Speedskater Goes From Anonymity To Celebrity in Italy
Saturday, February 25, 2006
TURIN, Italy, Feb. 24 -- Enrico Fabris was slipped phone numbers by many attractive women this week. Many numbers. "I don't have a girlfriend, so I must choose wisely," the boyishly good-looking Italian double gold medalist said.
He acknowledged that none of these signoras knew him before last week.
President Carlo Azeglio Ciampi and Prime Minister Silvio Berlusconi telephoned to congratulate him, though it is possible neither knew his name before calling. Press attaches do not remember Italian presidents and prime ministers ever calling a speedskater.
Friday, Fabris (pronounced Fah-BREEZE) is Roberto Baggio on ice. Competing in a sport his nation cares nothing about, Fabris is experiencing the celebrity of a soccer icon.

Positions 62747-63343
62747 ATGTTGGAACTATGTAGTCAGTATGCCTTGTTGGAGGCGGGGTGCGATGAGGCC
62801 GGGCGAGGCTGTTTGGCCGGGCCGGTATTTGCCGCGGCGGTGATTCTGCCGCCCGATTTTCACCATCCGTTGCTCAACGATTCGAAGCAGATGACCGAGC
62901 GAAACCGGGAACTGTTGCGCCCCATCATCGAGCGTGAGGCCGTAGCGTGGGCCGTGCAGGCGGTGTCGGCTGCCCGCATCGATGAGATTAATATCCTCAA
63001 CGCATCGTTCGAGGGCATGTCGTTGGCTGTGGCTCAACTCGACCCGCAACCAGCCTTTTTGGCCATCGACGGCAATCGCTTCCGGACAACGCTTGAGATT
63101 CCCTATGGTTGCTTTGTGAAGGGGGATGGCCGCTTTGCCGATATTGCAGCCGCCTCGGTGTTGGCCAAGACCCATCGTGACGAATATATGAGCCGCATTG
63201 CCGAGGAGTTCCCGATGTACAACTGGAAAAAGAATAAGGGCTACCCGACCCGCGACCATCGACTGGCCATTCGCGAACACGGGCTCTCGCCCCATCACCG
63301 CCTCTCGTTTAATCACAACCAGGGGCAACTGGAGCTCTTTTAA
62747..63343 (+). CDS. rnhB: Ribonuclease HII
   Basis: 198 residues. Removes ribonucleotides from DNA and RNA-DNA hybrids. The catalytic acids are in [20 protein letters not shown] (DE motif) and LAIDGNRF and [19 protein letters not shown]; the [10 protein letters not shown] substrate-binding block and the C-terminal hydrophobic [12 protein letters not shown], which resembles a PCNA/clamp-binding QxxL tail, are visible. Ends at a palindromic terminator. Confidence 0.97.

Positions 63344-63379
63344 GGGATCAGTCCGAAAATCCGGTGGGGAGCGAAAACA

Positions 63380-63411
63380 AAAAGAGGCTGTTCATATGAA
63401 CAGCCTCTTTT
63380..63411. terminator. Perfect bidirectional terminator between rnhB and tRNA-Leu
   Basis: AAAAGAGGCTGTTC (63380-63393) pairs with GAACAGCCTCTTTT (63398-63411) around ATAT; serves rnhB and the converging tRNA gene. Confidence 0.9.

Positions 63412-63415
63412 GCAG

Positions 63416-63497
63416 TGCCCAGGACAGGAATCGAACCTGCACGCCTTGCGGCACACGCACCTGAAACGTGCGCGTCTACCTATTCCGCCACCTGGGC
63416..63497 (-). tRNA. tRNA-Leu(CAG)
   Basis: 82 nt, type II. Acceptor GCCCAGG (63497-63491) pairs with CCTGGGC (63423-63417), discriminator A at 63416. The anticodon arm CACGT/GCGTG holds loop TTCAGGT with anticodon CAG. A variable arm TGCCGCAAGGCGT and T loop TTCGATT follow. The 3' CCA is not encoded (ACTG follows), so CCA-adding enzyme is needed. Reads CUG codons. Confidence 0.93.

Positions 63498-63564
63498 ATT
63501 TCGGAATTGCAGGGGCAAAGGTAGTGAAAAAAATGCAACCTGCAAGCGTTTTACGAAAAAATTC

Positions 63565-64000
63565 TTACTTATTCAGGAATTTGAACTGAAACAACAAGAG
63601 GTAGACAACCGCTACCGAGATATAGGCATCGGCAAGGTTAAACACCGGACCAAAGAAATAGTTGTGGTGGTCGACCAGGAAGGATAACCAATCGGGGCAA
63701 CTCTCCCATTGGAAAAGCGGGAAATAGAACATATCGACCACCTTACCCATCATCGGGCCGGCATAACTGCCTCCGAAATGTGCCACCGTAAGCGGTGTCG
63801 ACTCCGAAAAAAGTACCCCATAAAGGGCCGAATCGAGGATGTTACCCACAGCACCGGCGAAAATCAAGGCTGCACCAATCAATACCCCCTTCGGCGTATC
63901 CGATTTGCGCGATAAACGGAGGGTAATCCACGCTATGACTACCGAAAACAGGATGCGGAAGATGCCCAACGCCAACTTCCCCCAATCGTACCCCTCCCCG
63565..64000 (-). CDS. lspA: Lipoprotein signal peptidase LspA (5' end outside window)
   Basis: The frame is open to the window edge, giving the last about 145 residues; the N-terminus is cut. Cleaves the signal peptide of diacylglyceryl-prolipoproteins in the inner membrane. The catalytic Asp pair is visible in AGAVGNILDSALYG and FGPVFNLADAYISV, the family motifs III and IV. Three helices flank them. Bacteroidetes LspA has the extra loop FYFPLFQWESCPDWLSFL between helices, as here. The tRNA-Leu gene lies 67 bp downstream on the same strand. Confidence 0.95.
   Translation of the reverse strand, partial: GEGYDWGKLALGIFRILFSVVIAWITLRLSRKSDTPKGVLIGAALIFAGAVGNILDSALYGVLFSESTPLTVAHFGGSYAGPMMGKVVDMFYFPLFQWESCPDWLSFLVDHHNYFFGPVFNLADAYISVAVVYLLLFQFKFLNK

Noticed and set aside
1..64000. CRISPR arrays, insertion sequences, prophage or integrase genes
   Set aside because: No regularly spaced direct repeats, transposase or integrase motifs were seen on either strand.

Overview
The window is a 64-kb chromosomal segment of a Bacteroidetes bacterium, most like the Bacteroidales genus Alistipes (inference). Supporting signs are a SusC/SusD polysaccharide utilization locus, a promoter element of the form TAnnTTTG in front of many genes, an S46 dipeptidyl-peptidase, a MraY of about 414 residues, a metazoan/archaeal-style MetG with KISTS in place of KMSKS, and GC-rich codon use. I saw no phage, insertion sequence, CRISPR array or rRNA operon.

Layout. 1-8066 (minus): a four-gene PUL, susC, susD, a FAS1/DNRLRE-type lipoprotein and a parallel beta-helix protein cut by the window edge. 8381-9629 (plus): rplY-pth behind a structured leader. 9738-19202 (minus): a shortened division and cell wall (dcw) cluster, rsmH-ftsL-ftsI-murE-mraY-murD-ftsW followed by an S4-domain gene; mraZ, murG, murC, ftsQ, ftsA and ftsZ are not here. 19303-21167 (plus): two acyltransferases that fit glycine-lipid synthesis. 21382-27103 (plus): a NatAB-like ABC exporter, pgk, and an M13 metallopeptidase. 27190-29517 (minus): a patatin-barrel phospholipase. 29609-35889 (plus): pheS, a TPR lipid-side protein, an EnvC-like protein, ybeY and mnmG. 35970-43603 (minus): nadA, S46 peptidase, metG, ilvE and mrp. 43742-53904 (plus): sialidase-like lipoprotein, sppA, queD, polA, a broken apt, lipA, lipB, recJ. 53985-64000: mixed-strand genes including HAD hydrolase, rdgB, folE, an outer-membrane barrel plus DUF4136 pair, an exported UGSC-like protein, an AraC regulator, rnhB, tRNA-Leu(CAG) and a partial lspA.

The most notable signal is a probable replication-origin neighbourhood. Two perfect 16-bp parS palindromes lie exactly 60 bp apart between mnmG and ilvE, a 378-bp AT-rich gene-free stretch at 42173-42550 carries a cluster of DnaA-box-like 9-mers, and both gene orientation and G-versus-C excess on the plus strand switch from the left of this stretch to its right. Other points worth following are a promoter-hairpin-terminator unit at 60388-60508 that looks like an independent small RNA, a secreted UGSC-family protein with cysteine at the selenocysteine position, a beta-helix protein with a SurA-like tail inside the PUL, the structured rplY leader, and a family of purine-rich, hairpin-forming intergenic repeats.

He is getting so big, Italian journalists bemoan Fabris sharing his time with foreign media. "Does he forget us now that he is popular?" a man from Italy's largest newspaper, Gazzetta dello Sport, said in Italian.
Enrico Fabris either feigned not hearing him or he wanted the man and his compatriots to wait -- the way they made him wait.
"I used to call Gazzetta dello Sport from Hamar, Norway," Fabris said Friday after his last competition of the Turin Olympics, the 10,000 meters, in which he finished eighth.
As Fabris told it, a clerk would pick up the phone and say "Sports," and the greatest long-track skater in Italy's inglorious speedskating history would respond like any kid calling in a softball score to the local paper.
Except he wasn't calling from across town.
He was calling from the European championships.
"Hello, this is Enrico Fabris. I am European champion. Can you put this in the paper?"
"No one know anything about me before Olympics," Fabris said. "Now I will enjoy my moment and take it all through my life with me."